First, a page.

Before we get to the time-varying fields, let us review the electrostatic model in which the fields have no time dependence. The electric field \(\vec E\) and magnetic field \(\vec B\) are uncoupled. The Maxwell’s equations that apply to electrostatics are

\[\begin{equation} \vec\bigtriangledown\times \vec E = 0 \tag{14.1} \end{equation}\]

\[\begin{equation} \vec\bigtriangledown\times \vec H = \vec J \tag{14.2} \end{equation}\]

The constitutive relation for \(\vec B\) and \(\vec H\) in linear and isotropic media is

\[\begin{equation} \vec H = \frac{1}{\mu}\vec B \tag{14.3} \end{equation}\]

\[\begin{equation} \vec\bigtriangledown\cdot \vec D = \rho \tag{14.4} \end{equation}\]

where for linear and isotropic (may not be homogeneous media) \(\vec D = \epsilon\vec E\).

\[\begin{equation} \vec\bigtriangledown\cdot \vec B = 0 \tag{14.5} \end{equation}\]

We may observe that \(\vec E\) and \(\vec D\) in the electrostatics are not coupled with \(\vec B\) and \(\vec H\) in the magnetostatic. However, in the conducting media, static electric field and static magnetic field exist and form an electromagnetostatic field. A static electric field in a conducting media creates steady current to flow and that creates a static magnetic field.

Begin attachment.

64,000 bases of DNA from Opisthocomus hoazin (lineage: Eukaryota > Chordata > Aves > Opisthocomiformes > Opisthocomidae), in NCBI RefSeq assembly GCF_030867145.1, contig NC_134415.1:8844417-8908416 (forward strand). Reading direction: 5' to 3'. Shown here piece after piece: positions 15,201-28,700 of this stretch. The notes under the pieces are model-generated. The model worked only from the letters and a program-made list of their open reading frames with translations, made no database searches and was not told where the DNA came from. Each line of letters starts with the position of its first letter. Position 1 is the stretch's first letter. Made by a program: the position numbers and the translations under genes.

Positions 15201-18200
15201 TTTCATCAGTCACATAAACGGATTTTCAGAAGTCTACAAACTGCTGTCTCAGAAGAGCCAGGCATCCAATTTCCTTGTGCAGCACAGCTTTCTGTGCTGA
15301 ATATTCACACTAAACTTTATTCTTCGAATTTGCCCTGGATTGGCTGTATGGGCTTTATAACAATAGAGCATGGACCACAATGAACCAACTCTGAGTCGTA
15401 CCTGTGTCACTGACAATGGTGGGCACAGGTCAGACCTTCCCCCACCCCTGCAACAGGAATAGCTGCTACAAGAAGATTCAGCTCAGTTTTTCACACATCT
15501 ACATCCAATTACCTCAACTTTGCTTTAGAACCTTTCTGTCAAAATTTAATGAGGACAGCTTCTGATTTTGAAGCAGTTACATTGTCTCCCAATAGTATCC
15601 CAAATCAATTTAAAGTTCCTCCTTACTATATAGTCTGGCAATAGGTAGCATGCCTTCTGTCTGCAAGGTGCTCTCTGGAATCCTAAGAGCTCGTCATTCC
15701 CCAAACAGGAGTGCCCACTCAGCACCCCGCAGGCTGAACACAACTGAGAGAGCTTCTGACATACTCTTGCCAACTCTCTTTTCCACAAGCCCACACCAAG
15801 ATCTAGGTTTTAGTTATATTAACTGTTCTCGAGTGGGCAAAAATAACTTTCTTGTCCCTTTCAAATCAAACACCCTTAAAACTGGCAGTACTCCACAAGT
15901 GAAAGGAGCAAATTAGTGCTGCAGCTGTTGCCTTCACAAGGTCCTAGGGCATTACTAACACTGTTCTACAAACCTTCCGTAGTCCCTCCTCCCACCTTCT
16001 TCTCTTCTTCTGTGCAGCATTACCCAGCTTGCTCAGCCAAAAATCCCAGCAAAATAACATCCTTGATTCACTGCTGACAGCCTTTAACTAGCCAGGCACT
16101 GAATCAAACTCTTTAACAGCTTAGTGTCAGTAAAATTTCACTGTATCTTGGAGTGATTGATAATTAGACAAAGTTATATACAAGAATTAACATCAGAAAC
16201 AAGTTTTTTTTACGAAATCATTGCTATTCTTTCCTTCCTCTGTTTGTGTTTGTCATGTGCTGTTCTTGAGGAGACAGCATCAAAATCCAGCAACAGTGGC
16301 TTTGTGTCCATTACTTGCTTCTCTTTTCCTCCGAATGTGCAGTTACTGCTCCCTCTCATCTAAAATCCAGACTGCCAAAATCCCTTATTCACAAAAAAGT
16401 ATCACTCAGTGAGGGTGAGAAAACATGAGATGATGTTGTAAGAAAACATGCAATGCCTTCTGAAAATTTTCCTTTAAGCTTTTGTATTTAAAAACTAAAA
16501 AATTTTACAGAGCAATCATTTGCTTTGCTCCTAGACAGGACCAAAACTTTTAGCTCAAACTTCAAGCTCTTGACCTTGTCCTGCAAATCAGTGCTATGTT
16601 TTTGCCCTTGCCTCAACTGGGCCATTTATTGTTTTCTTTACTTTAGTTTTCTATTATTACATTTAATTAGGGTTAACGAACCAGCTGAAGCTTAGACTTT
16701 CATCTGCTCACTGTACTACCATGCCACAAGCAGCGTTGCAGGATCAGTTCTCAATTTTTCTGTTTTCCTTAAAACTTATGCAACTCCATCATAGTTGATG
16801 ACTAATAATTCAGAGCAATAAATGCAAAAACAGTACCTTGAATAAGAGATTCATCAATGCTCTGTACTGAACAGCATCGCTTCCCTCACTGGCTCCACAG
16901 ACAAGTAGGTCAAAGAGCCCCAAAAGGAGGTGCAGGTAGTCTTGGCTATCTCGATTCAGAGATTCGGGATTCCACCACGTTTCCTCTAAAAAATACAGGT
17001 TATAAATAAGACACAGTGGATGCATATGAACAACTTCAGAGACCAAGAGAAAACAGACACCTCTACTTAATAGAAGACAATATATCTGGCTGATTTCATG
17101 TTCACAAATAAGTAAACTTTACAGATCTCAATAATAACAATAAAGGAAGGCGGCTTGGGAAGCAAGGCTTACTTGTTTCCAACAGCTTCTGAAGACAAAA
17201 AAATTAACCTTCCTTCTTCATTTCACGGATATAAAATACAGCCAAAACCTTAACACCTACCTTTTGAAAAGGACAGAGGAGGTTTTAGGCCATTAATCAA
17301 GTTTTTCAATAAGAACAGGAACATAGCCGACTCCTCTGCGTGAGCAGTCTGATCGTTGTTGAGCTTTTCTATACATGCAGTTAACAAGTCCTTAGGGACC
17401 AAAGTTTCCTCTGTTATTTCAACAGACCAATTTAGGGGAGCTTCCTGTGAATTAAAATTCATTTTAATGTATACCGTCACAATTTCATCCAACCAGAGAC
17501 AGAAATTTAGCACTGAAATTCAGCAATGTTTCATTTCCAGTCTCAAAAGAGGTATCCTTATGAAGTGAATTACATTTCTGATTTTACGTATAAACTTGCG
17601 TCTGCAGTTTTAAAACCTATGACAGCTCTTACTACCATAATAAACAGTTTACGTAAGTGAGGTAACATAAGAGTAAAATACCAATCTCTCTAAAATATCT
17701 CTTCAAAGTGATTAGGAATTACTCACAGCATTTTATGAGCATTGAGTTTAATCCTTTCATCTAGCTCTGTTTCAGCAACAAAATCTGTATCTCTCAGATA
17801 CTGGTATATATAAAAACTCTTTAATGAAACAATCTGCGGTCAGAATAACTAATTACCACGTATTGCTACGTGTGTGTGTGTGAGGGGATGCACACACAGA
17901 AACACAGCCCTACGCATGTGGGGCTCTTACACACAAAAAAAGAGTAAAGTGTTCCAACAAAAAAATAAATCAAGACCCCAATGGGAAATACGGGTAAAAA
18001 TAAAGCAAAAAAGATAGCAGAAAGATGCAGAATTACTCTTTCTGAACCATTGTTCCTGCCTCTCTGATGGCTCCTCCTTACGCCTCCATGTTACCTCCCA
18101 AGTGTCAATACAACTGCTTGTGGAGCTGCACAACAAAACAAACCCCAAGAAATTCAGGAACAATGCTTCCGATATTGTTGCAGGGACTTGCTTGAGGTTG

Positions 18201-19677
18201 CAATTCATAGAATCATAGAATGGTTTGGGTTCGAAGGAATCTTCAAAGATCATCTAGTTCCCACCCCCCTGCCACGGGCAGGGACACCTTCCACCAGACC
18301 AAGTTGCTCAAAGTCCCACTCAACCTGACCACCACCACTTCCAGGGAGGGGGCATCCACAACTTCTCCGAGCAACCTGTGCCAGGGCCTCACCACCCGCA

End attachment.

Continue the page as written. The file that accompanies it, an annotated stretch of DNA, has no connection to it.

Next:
14.3 Maxwell’s Equations with Time-Varying Fields in Vacuum

\[\begin{equation} \vec\bigtriangledown\times \vec E =-\frac{\partial \vec B}{\partial t} \tag{14.6} \end{equation}\]

\[\begin{equation} \vec\bigtriangledown\times \vec B = \mu_0\vec J+\mu_0\epsilon_0\frac{\partial \vec E}{\partial t} \tag{14.7} \end{equation}\]

\[\begin{equation} \vec\bigtriangledown\cdot \vec E = \frac{\rho}{\epsilon_0} \tag{14.8} \end{equation}\]

\[\begin{equation} \vec\bigtriangledown\cdot \vec B = 0 \tag{14.9} \end{equation}\]